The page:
Reaction to Ferguson Grand Jury Decision

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Protesters gather outside the White House in Washington, D.C., after an announcement that a St. Louis grand jury decided not to indict Ferguson police officer Darren Wilson, who shot and killed Michael Brown, an unarmed black 18-year-old, on Aug. 9. Joshua Roberts/Reuters

Soon after St. Louis county prosecuting attorney Robert McCulloch announced that Ferguson police officer Darren Wilson would not face charges in the Aug. 9 shooting death of Michael Brown, reactions in Ferguson were swift and intense. Protesters clashed with police, who deployed smoke to clear crowds. Protesters set fire to at least one car.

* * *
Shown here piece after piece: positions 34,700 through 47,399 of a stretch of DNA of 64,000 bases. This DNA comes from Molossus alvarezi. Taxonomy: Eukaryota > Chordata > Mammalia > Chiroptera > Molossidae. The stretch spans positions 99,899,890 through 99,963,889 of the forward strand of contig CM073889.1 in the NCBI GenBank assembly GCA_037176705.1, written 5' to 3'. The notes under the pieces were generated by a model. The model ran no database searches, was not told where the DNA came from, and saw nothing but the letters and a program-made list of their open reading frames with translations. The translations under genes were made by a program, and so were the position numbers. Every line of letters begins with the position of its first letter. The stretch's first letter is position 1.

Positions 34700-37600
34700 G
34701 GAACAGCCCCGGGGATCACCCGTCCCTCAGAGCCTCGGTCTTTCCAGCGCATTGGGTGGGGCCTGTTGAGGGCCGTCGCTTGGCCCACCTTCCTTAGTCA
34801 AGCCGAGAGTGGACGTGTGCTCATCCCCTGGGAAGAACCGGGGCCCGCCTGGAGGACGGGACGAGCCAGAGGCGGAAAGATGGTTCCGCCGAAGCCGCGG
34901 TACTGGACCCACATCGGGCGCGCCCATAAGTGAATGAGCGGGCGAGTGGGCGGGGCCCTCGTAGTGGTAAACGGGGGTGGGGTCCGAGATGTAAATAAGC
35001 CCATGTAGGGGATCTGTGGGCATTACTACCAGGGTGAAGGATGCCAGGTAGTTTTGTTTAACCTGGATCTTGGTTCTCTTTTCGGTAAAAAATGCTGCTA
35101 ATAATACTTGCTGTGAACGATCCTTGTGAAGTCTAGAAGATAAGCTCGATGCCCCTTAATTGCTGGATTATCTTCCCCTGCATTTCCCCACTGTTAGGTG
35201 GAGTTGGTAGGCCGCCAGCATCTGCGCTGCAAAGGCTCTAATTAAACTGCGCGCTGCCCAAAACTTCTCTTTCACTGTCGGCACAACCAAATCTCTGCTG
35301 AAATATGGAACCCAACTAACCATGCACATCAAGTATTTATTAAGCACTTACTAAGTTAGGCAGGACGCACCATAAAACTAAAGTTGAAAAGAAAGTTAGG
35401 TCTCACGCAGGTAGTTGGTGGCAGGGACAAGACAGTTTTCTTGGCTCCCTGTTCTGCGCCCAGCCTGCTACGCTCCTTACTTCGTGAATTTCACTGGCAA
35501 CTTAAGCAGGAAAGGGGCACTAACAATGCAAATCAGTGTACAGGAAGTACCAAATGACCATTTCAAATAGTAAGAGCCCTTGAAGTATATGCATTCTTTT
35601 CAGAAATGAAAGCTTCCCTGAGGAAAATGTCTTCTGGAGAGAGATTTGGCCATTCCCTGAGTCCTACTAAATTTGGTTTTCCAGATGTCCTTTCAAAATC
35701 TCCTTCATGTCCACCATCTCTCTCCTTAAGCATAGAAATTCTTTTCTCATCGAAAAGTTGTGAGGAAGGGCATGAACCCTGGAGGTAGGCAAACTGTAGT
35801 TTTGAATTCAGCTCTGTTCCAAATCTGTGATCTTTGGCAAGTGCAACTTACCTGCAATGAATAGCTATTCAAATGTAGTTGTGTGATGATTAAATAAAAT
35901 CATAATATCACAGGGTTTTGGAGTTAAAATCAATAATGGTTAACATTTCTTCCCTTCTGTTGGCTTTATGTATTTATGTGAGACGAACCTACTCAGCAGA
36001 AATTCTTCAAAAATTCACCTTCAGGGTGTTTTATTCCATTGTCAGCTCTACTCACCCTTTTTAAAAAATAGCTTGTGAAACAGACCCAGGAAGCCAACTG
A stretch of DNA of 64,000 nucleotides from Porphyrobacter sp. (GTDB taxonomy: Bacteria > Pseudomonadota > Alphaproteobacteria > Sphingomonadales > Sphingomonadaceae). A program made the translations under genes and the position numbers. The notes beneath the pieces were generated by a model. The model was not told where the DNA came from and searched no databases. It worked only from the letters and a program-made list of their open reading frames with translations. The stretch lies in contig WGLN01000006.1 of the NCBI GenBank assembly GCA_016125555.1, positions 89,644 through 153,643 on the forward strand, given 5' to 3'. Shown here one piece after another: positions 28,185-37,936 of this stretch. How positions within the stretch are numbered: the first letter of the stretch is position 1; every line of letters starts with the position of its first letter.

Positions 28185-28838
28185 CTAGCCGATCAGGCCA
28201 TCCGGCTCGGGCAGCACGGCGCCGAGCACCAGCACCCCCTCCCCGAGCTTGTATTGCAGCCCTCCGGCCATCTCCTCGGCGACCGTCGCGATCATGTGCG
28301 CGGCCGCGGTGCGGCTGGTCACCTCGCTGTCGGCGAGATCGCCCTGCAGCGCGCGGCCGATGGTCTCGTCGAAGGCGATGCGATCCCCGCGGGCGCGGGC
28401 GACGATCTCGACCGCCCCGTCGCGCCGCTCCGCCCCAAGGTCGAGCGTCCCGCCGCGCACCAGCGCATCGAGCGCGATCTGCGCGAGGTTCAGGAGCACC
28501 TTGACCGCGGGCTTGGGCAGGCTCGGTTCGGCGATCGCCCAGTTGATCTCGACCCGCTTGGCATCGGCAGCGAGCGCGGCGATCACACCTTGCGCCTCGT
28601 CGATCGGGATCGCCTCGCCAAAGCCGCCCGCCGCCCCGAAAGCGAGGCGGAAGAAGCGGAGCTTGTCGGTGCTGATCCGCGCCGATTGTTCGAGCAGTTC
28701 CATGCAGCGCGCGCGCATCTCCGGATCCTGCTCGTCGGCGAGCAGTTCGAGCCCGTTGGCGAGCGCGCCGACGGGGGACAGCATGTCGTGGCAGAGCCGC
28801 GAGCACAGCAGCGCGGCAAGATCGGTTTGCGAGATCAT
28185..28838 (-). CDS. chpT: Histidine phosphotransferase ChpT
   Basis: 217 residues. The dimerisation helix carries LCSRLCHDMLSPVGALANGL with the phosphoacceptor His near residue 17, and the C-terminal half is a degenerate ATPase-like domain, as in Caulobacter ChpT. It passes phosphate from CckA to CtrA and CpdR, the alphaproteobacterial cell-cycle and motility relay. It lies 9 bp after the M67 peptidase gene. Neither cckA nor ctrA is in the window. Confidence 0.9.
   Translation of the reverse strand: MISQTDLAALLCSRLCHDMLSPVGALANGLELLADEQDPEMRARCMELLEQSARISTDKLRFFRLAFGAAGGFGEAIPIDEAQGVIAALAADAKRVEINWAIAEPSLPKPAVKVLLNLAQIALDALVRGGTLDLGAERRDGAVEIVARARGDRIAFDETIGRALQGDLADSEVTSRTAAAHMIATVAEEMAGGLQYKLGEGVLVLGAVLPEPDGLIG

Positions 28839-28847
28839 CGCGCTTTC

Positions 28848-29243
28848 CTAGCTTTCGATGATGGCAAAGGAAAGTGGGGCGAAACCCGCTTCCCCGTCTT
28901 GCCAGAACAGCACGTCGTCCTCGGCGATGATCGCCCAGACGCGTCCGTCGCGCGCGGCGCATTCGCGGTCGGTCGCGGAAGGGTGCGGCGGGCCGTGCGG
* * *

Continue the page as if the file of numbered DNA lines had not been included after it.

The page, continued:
The announcement of the grand jury's decision not to indict officer Wilson capped months of speculation which had left communities in Ferguson and St. Louis county on edge.

Protesters in Ferguson were met with a coalition of law enforcement officers that had reportedly been put though many hours of training on "protecting constitutional rights of peaceful demonstrators," Gov. Jay Nixon said earlier this month, in preparation for any potential unrest.

Demonstrators gathered in cities across the country to voice their frustration at the grand jury's decision and to protest for improvements in the relationship between communities and the police.

Reaction to Ferguson Grand Jury Decision | U.S.